To test whether underwriting modifies the effect of state‐based incentives on individuals’ purchase of long‐term care insurance.
Health and Retirement Study (), 1996–2012.
We estimated difference‐in‐difference regression models with an interaction of state policy indicators with individuals’ probabilities of being approved for long‐term care insurance.
We imputed probabilities of underwriting approval for respondents in the using a model developed with underwriting decisions from two U.S. insurance firms. We measured the elasticity response to long‐term care insurance price using changes in simulated after‐tax price as an instrumental variable for premium price.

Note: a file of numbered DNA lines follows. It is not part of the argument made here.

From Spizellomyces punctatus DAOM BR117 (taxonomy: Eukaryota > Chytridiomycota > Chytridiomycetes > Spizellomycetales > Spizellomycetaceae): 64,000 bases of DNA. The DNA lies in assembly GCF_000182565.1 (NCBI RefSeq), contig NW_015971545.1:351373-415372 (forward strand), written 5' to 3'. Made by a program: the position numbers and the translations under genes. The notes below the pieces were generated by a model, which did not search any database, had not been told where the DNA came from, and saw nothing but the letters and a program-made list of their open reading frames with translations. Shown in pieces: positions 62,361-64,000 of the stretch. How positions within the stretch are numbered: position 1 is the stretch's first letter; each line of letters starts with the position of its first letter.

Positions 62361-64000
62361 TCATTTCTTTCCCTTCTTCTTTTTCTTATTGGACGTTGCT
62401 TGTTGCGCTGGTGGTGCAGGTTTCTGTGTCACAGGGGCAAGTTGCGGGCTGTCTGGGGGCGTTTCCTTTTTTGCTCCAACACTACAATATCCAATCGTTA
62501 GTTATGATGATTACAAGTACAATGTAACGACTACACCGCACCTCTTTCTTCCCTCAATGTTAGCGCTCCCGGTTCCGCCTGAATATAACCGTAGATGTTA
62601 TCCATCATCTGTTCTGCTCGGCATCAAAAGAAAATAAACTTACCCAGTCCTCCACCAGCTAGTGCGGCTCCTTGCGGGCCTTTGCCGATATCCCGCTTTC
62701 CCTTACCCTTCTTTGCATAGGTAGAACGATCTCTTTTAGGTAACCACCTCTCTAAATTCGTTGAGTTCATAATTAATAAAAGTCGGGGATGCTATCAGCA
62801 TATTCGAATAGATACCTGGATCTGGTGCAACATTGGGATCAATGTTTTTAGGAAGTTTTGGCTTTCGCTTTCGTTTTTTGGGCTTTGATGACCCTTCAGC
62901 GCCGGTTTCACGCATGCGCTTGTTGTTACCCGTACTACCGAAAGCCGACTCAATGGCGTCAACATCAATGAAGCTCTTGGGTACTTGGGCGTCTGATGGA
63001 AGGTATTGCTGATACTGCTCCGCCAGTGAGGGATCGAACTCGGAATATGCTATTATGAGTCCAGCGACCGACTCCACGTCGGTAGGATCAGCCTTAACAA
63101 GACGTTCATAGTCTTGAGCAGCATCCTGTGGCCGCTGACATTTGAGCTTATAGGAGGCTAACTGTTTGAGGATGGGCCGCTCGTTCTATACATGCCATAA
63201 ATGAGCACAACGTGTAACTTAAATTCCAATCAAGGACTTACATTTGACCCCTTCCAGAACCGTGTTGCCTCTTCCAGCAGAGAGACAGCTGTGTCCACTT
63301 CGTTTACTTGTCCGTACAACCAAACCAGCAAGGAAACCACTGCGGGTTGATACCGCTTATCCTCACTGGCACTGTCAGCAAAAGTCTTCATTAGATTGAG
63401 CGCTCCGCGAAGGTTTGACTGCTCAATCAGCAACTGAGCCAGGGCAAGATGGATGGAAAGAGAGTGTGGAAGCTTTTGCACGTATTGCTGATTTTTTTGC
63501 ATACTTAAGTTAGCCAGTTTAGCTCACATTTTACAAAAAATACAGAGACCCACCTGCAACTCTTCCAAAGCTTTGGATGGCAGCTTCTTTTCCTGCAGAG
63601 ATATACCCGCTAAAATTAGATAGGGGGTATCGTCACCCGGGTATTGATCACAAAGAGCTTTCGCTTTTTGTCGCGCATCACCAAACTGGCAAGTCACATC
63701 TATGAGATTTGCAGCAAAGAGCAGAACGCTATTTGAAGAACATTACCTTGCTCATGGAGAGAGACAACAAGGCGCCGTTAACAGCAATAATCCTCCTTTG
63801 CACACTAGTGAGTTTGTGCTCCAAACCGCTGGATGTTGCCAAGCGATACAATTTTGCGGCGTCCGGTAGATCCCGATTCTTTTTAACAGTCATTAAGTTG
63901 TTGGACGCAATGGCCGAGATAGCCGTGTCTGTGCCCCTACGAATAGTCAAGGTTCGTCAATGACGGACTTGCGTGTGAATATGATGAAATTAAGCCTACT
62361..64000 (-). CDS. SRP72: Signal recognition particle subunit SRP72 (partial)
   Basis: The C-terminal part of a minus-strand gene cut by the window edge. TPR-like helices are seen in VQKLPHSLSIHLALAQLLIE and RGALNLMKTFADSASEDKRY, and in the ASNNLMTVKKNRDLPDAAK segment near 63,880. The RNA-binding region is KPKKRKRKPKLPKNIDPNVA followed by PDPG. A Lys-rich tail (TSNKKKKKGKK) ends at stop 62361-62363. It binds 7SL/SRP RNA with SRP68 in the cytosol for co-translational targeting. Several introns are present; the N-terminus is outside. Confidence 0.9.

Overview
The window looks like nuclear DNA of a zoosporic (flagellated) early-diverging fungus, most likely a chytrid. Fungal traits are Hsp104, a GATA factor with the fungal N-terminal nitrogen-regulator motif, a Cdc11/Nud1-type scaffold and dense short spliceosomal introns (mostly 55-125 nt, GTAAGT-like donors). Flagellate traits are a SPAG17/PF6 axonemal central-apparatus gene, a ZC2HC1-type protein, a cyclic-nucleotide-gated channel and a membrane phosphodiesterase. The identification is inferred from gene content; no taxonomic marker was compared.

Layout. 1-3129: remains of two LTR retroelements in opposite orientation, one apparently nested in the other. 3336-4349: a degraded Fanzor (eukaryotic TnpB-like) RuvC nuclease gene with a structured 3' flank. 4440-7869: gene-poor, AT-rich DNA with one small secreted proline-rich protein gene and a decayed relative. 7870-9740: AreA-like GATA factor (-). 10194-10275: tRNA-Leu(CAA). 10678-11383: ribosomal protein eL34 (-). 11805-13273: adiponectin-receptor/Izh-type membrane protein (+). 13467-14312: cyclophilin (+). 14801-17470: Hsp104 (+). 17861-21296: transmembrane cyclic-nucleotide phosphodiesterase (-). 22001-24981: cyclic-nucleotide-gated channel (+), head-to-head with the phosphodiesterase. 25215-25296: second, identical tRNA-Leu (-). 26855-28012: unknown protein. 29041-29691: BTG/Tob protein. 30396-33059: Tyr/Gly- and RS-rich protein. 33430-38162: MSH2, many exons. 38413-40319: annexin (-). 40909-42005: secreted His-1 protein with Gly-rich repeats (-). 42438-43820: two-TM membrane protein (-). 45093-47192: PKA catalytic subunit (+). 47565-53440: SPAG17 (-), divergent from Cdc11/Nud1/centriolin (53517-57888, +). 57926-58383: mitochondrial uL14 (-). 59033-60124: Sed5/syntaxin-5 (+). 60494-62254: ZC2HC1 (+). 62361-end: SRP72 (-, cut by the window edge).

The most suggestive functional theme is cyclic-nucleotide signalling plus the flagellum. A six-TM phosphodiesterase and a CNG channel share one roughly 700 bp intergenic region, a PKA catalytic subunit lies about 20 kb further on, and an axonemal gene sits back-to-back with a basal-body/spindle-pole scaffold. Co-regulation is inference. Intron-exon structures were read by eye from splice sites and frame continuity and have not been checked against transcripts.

Tax incentives and Partnership programs increased insurance purchase by 3.62 percentage points and 1.8 percentage points, respectively, among those with the lowest risk (highest approval probability). Neither had any statistically significant effects among the highest risk individuals.
We show that ignoring the effects of underwriting may lead to biased estimates of the potential state budget savings of long‐term care insurance tax incentives. If the private market is to play a role in financing long‐term care, policies need to address the underlying adverse selection problems.